Dancers of Blaze, a full-length street dance performance from Europe, are coming to Taipei for the first time to present what they call a “street dance sensation.”
Blaze combines a great variety of dance styles with nightclub vibes and high-end theatrical elements, bringing the dance genre from the street into the theater.
The show features a strong production team, including director Anthony Van Laast, known for West End productions such as Mamma Mia!, and Es Devlin, set designer for the concerts of Kanye West and Lady Gaga, whose music forms a part of Blaze’s 90 minute mix tape, along with the hits of Michael Jackson, Justin Timberlake and Rihanna.
The show has been on an international tour since its 2010 premiere in the UK. Lucinda Wessels, a dancer from the Netherlands, came to Taiwan last month to train two Taiwanese dancers, Win Chou (周允斌) and Chin Yang (金陽), who will participate in the show next week at the National Sun Yat-sen Memorial Hall.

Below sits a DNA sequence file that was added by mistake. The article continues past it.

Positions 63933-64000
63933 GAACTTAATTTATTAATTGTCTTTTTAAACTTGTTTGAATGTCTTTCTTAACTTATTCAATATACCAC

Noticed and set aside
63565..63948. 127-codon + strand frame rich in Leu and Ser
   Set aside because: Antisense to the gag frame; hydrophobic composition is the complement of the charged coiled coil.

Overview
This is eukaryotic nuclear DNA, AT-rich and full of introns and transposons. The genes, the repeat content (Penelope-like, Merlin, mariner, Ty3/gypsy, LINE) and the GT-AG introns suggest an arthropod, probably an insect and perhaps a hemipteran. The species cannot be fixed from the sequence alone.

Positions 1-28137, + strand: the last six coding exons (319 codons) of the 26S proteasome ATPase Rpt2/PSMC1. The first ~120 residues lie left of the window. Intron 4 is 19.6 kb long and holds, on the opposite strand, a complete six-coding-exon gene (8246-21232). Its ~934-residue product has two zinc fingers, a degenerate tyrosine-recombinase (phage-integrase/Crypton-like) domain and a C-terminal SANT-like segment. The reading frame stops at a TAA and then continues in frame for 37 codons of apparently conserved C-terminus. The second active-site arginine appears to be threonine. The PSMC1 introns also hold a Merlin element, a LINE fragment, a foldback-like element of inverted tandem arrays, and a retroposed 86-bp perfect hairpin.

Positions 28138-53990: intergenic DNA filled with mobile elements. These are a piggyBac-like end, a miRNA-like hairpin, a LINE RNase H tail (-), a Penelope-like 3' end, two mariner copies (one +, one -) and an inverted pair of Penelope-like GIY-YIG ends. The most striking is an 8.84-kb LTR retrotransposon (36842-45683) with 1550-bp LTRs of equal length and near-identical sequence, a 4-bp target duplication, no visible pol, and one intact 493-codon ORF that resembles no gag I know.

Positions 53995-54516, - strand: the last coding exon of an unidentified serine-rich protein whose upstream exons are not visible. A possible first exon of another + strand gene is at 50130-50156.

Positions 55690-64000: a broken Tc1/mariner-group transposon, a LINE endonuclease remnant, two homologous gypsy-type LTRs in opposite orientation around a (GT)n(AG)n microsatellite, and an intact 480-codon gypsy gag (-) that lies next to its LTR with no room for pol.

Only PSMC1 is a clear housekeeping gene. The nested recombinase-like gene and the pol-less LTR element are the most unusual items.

Wessels, who has been touring with the show for the past two years, says training Chou and Yang enabled her to see Blaze in a different light.
“I feel a whole new energy and appreciation for the show … Watching their moves showed me another way to perform it,” Wessels told the Taipei Times.
Chou, a seasoned dancer and instructor who runs a dance center, sees Blaze as an opportunity to reach a wider audience that isn’t necessarily familiar with street dance.
“Street dance will be more accessible to the general public if we can produce a show like Blaze,” Chou said.
Chin calls training with Wessels a “learning experience.” Performing in a show is different than competing in a dance contest because every move needs to be in sync with the show’s context and live ambience.
“When I practice on my own, I imagine as if I were onstage, making eye contact with the audience,” Chin said.
In addition to interpret their roles in Blaze, Chou and Chin will have a moment to throw down their best moves after the show ends, when each dancer gives a freestyle solo — what Wessels calls the heart of hip hop culture.
“You can do whatever you want and whatever you like,” she said.